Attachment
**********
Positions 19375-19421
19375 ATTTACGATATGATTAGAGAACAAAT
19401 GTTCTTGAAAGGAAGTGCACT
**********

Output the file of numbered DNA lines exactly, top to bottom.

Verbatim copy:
Positions 19375-19421
19375 ATTTACGATATGATTAGAGAACAAAT
19401 GTTCTTGAAAGGAAGTGCACT